Stanley Healthcare, a developer of applications for tracking patient security, assets and environmental conditions in hospitals, plans to integrate Tableau Software‘s business intelligence software with its WiFi real-time location system (RTLS) software to enable medical facilities to gain better insight into their operations.
Stanley Healthcare, a division of Stanley Black & Decker, announced its collaboration with Tableau on Feb. 26.
Tableau’s software incorporates dashboards and advanced visual analytics that when combined with Stanley Healthcare’s WiFi RTLS will allow hospitals to track par levels of infusion pumps so that staff can be notified which ones need to be refilled. Infusion pumps send fluids, medications or nutrients into a patient’s circulatory system—often intravenously. Hospitals will also be able to track the temperature levels of refrigerators in medical facilities in real time.
Staff will be able to drill down into large data sets, extract value from location, status and condition data and make better decisions on how to maintain medical equipment, Baruch Yoeli, vice president of engineering at Stanley Healthcare, said in a statement.
“Health care RTLS applications generate substantial amounts of data containing important intelligence that in the past has been difficult to attain,” Dan Jewett, vice president of product management at Tableau Software, said in a statement.
Used by more than 17,000 health care organizations, Stanley Healthcare’s RTLS platform can track hand hygiene, trigger alerts when patients fall and ensure the safety of patients in a hospital, particularly infants, Gabi Daniely, Stanley Healthcare’s vice president of solutions, products and marketing, told eWEEK.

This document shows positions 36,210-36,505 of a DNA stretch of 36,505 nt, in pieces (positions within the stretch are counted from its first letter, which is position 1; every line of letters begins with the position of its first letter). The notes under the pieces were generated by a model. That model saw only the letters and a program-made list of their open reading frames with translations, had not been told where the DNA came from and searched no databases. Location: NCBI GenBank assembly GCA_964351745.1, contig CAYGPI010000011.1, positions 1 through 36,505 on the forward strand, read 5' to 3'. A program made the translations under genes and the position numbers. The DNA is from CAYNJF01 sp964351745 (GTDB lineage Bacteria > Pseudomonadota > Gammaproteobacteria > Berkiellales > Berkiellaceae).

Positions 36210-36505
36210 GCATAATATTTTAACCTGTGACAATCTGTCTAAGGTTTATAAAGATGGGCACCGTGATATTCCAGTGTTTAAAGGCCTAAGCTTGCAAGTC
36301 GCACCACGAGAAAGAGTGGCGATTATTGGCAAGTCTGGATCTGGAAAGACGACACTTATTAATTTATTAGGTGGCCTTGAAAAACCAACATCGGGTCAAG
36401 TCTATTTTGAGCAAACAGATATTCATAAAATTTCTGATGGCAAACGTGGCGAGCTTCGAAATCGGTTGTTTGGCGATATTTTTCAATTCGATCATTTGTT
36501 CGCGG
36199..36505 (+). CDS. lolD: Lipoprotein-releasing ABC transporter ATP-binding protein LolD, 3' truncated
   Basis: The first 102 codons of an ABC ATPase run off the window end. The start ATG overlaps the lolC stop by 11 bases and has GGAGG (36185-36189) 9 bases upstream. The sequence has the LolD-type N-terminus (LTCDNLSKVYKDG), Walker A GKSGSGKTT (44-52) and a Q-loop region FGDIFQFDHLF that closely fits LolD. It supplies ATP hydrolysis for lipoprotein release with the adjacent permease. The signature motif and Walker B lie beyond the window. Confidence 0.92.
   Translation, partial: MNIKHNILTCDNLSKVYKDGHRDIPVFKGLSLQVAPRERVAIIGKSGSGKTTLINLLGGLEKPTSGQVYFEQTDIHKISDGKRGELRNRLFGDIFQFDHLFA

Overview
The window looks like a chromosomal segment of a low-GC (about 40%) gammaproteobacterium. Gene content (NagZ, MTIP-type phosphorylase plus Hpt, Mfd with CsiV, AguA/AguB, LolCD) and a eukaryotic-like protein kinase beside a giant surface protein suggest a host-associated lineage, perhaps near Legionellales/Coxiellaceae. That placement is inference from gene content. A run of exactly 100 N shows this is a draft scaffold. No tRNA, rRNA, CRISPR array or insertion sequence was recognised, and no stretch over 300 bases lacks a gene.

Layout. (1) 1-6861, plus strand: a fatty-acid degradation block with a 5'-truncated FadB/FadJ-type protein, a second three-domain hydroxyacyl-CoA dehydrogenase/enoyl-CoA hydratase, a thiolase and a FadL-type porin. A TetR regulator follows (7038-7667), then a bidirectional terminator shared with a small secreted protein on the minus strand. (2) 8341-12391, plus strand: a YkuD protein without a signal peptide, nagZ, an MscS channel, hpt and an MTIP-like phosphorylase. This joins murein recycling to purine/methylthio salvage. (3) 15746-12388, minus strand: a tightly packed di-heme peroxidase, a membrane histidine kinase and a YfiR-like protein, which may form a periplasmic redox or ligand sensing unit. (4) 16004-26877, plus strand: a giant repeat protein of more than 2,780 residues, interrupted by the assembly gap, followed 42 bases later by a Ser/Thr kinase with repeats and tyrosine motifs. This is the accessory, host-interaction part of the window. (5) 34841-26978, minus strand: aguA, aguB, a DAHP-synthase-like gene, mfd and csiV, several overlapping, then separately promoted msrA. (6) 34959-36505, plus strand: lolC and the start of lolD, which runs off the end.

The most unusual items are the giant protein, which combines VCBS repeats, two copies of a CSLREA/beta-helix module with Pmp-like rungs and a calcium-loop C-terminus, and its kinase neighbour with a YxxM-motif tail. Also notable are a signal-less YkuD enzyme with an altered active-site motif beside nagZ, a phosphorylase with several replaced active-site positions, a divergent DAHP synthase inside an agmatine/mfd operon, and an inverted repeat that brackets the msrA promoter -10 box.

The company’s MobileView software sends a hyperlink in an email alerting hospital staff of a change in the status of equipment or patients. MobileView also provides a dashboard to its other applications, which include Asset Tracking & Management, Environmental Monitoring, Patient Safety, Security & Protection and Patient Flow.
Health care facilities require reporting metrics to maintain efficiency, profitability and safety, Daniely suggested. “In order to do that, you extract the data from many different systems and applications, and you share it with the staff members and the management level in a more effective way,” said Daniely.
“It’s a classic big data challenge, and our software, combined with Stanley Healthcare’s solutions, can help departments across health care organizations easily gain access to this intelligence and act upon it in a way that directly impacts their business,” said Tableau’s Jewett.
Visual analytics is an improvement over the traditional way of managing assets, which involves jotting notes down on paper on the location of equipment, Joel Cook, Stanley Healthcare’s director of health care solutions, told eWEEK. “This gives you a much more dynamic real-time view anywhere you are in the enterprise.”
Users can predict what the asset management needs might be for a building or type of equipment days or weeks ahead of time to improve efficiency of operations. When biomedical and clinical engineers analyze the data, they would be able to determine when to perform corrective maintenance on infusion pumps and ventilators, said Cook.
Stanley Healthcare and Tableau will demonstrate the combined platform at the Healthcare Information and Management Systems Society’s HIMSS13 conference in New Orleans March 3-7.